“I, A Happy Woman?”
Every morning I begin the day with a few moments – as long as seems required – for meditation. This is a Two Step process. First, I try to get as much of me as I can into a focus centered in my heart. This is not a questioning process. It’s more like what a runner might do to get entirely inside the body that must run the race. She can pause to tie her shoe laces. She can’t pause to ask the Great Questions like, who am I, really? or what do I look like, viewed from the cosmic standpoint? I just notice how it is with me so that I can get on to the Second Step.
In the Second Step, I ask for divine input. Where today is concerned, what does God want me to know? When I get a sense of the answer (as clear an answer as comes through to me) I try to plug into it, when I can remember to, in the course of the day. Revisitings are intermittent. Hours can pass without any recollection of what I was told in the quiet of the morning.
How do I know it’s God and not just “me”? I don’t over-worry that question. If it wasn’t God – only me in some lower sense of me – there will generally be a flower pot to fall on my head and advise me that I am stepping where I shouldn’t step. Anyway, one does one’s best in the day. We all do what we can to keep significance alive in our day. Missteps will happen.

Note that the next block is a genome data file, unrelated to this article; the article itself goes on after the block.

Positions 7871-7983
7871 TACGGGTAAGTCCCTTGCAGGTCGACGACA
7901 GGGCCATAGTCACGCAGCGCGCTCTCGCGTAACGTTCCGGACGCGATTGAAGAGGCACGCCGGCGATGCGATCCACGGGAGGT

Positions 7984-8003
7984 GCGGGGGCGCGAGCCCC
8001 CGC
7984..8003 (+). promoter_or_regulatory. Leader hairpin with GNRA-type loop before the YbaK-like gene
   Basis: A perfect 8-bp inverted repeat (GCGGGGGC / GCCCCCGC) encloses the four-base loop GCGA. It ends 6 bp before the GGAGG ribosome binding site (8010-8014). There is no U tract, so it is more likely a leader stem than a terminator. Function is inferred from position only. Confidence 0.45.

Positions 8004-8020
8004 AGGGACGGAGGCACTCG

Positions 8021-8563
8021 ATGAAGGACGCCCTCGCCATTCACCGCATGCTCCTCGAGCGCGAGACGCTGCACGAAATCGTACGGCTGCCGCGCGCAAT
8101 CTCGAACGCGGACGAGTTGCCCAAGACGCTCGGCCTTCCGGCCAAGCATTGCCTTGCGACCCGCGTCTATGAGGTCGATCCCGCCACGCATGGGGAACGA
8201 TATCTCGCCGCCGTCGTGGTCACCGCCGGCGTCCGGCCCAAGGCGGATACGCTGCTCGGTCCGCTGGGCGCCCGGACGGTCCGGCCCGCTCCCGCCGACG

So what message did I get this morning? What came to me was merely this:
I am happy.
Ugh! you might say. How shallow! How yucky. How unworthy of a soul with inner depth in it, much less awareness of the world we live in!
Jerry and I were at an American Academy of Religion conference at Boston University this weekend. Jerry chaired a panel on Theology Without Walls, a subfield within theology that he has founded, which is drawing considerable interest from talented people in the religion field. We also attended one other panel that we had time for. The presenter talked about Martin Luther and Paul Tillich, two theologians of world consequence. Both men were so preoccupied with sin and death that I got scared just hearing about them. But if either theologian had just written about his happiness, nobody would have heard of him or wanted to.
What did it mean, my morning’s message? After all, the day held its usual buffetings. I’m a pretty high anxiety person, so any discord is amplified in my sensorium. I won’t iterate the discordant notes, struck from within and without, in the course of the day. Nor will I try to communicate how loud they sounded in my inward ears of the spirit. Nevertheless, reviewing the day, reviewing the week leading up to the day when I received this message, I do have a sense of what was meant.
Don’t hate me but … I feel that I understand what role I play in the script whose most telling contributors are this writer plus the Great Author. To be able to say that, with sincerity, is to be happy in the sense that counts. It’s not a static condition. It’s not a state that comes with guarantees. I don’t even know that I feel particularly safe in feeling or in saying this.
It’s a way of moving through one’s time.